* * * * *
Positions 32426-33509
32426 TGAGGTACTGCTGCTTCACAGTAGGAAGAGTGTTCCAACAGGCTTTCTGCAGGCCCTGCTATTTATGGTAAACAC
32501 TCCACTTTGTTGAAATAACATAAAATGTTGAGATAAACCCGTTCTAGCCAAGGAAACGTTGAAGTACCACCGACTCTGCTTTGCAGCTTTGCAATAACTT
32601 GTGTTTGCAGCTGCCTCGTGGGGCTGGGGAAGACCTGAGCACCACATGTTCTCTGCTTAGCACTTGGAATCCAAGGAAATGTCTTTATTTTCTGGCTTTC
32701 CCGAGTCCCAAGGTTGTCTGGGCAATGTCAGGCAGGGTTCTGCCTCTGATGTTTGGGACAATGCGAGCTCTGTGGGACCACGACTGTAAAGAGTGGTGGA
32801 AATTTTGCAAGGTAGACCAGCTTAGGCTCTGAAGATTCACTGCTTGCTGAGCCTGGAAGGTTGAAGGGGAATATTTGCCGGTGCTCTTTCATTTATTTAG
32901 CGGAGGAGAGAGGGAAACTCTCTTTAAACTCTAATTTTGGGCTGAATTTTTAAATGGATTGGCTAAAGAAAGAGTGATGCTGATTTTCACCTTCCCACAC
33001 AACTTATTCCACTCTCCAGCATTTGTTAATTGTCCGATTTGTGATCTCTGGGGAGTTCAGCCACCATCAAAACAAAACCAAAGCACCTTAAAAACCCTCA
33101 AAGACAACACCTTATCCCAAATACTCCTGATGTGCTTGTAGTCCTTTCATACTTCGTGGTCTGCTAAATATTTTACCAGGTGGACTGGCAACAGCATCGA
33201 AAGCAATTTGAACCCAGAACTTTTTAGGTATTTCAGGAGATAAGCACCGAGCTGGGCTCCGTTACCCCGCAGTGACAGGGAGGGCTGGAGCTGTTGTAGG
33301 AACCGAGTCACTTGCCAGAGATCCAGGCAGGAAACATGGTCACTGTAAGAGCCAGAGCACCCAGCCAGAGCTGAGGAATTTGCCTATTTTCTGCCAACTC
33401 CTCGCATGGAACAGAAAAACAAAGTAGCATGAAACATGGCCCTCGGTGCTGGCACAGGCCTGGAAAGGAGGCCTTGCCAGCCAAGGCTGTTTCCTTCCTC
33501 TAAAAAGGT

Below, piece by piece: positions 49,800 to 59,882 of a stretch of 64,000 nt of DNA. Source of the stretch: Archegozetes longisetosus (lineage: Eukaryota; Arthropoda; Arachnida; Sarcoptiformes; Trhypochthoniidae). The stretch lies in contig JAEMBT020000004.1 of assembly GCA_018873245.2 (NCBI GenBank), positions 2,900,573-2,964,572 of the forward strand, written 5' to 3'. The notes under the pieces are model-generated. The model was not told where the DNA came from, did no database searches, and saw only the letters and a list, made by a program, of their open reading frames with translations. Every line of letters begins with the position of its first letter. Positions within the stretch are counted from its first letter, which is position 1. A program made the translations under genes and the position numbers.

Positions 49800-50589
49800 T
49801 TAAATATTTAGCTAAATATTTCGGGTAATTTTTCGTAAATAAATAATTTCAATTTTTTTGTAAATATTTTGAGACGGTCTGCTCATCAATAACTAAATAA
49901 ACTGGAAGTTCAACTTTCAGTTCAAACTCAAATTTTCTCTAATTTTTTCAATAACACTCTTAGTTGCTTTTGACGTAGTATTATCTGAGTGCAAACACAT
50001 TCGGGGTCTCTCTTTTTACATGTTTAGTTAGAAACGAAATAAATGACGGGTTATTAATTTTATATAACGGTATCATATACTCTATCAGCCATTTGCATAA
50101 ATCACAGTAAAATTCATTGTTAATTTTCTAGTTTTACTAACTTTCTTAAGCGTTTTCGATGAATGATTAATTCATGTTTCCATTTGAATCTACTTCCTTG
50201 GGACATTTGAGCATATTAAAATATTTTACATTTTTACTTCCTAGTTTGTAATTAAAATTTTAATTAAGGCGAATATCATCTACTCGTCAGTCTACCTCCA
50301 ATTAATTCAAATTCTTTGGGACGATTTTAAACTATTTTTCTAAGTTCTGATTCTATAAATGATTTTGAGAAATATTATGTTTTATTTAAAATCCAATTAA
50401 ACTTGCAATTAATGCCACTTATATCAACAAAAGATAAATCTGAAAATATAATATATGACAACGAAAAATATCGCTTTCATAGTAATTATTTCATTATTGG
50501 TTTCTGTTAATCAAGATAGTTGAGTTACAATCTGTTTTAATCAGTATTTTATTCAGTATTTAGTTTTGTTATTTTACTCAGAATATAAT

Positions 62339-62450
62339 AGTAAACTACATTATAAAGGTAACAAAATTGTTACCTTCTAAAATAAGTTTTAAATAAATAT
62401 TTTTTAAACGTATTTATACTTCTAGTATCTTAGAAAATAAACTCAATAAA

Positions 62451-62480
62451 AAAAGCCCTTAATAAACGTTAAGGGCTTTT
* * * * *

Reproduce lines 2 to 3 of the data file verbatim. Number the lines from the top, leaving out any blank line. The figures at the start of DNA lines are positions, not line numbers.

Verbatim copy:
32426 TGAGGTACTGCTGCTTCACAGTAGGAAGAGTGTTCCAACAGGCTTTCTGCAGGCCCTGCTATTTATGGTAAACAC
32501 TCCACTTTGTTGAAATAACATAAAATGTTGAGATAAACCCGTTCTAGCCAAGGAAACGTTGAAGTACCACCGACTCTGCTTTGCAGCTTTGCAATAACTT